The SPA525G2 phone is over 4 years old now - and while it's still a pretty decent phone (it is still the top of the line Small Business phone) I've started to wonder what Cisco's strategy is in this segment and how much longer we can expect to see this phone being sold as new.
1. Firmware updates for the handset seem to have largely dried up. 7.5.6 was released in May, 7.5.5 June 2013, 7.5.4 was Dec 2012. Two minor point releases in almost two years indicates to me that there isn't a lot of bug fixing going on, and certainly no new features or development going on on this platform any more. There was talk about a version 8 of code for the platform last year to support IPv6, but this has never materialised.
2. The product doesn't seem to be regularly getting PSIRT security updates anymore. Refer:
Sev 2, and not fixed in any released version of code. Bug last modified July 2014.
3. The hardware itself is getting dated. The ethernet port is only 10/100, the wifi is only 802.11b/g. That was pretty awesome 5 years ago but quite a way behind the times now.
Does anyone know what the plans are going forward with this device?
Is there a new model about to be released?
Is Cisco still committed to Small Business Phones or are the efforts instead going into SB Switches (which seem to still be getting lots of love)?
The phone might not need a Gigabit port for it's own data, but a desktop user behind the phone most certainly would benefit from it. Cisco already sell Small Business Gigabit PoE injectors and switches and have done so for some time now (I have both). Look up the SG300-10PP and SG300-28P for examples of this.
As for Wifi - the existing wifi radio in these phones only supports the 2.4GHz band. That's pretty congested in many places and for something which is sensitive to network connectivity, like voice, moving to the 5GHz band with the multitudes of uncongested channels offers significant improvement in voice quality.
It's not about more bandwidth for the phone, it's about a better experience for the end user.
I too am very curious on the state of this model and the SPA series entirely, as an ITSP provider, I have recently started working with these phones as well as doing some development for them - I would hate to be investing time and energy if the product itself is not long for this world...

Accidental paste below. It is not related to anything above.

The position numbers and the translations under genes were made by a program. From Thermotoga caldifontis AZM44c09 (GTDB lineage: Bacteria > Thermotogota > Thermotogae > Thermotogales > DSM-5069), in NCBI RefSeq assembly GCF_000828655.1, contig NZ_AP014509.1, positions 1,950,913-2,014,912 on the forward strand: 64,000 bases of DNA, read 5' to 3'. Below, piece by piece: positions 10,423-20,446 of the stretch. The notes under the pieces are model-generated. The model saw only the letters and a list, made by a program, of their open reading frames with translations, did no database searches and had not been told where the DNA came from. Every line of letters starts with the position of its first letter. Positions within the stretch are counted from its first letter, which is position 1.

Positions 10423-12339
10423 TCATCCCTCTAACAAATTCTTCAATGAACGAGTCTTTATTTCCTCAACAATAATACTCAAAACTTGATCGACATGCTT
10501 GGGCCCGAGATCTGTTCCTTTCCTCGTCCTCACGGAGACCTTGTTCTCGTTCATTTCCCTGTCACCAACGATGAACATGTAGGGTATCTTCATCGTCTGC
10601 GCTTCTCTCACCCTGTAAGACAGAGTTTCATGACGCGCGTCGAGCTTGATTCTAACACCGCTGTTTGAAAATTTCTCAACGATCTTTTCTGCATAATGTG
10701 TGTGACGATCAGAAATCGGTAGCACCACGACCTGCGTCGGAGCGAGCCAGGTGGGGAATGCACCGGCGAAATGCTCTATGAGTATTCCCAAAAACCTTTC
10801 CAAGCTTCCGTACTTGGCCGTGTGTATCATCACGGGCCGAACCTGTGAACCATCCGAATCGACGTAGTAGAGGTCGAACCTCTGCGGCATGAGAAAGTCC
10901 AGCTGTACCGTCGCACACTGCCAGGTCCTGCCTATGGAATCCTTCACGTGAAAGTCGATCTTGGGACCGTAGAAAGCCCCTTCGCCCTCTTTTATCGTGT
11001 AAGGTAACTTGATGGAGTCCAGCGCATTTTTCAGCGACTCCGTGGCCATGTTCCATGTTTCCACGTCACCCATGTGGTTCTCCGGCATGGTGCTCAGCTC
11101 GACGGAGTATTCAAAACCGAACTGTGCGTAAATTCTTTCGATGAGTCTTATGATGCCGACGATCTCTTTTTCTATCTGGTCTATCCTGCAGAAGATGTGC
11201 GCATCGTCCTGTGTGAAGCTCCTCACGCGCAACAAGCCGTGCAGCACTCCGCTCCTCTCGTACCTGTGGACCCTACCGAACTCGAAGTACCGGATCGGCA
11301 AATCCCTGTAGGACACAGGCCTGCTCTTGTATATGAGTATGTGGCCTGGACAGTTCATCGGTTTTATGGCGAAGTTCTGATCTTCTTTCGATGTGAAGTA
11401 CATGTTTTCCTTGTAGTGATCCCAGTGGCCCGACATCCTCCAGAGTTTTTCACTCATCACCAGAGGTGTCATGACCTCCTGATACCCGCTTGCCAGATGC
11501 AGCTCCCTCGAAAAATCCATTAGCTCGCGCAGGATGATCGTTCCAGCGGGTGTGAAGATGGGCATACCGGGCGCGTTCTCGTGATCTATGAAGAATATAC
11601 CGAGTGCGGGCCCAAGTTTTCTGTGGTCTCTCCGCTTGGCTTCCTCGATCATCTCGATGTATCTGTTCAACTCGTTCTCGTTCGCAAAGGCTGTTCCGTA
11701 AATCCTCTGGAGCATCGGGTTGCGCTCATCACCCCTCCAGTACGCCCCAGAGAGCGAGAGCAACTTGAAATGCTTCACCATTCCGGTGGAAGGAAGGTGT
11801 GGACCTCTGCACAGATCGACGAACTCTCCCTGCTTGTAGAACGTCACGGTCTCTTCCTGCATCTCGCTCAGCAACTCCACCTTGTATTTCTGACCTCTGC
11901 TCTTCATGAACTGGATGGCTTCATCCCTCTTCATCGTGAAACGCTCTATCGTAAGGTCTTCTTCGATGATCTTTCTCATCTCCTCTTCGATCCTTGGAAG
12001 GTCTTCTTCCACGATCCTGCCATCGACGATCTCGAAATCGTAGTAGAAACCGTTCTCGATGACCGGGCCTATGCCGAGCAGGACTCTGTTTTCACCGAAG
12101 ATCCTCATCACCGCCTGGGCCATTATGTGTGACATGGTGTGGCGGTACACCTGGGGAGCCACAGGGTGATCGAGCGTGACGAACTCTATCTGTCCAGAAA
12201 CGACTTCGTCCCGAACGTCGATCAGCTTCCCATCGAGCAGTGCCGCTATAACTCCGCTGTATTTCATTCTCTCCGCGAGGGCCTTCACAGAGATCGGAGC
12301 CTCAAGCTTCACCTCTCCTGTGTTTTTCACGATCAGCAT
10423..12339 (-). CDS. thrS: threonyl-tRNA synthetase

Does anyone know what the long term plans are for the SPA series phones?
Don't expect that someone aware of Cisco plans will respond you. Cisco internal experts are no longer responding in CSC threads. You will meet external enthusiasts here, but they are not aware of Cisco's plans.
There are exceptional features of Sipura (a.k.a. Linksys, now Cisco) SMB phones - unique PKI certificate embedded in each phone allow you to implement true zero-touch deployment. Also, configuration and provisioning methods are stable over years, despite model numbers and firmware versions are changing. You can use XML provisioning file created for ancient models and it will work even with newer models. It decrease total cost of ownership substantially. Access right of user to the phone configuration can be fine-tuned. Deployment configuration maintenance can be designed to be secure - users are unable to connect unauthorized devices nor fetch (and copy) the configuration of it's current device.
On the other side, Cisco's support for this segment is just poor. Devices are deployed with not working firmware (SPA112) or incomplete firmware (SPA232D+SPA302). Firmwares are often buggy. OK, every firmware, every vendor have bugs in their firmwares. But Cisco doesn't patch even known bugs, even severe security bugs for long time. In advance, release notes are incomplete, Cisco doesn't confess all the bugs patched, so every new firmware needs to be tested for the presence of known bugs again and again. You are not allowed to report firmware bugs to Cisco for free. There are dangerous open (no authentication) private interfaces enabled by default. They can be disabled, but as they are undocumented it's hard to be even aware of it's existence.
Well, if you are skilled technician, if you wish for stable configuration style, if you wish for zero-touch deployment, if you hesitate about unauthorized devices connected by authorized user, you should consider Cisco's SMB phones. It's our case. But I spent countless number of hours to become expert and I'm still frustrated because of Cisco's approach.
Otherwise you should consider other solutions with better vendor's support. Of course, every device is buggy, but you should consider vendors willing to be in touch with the users.
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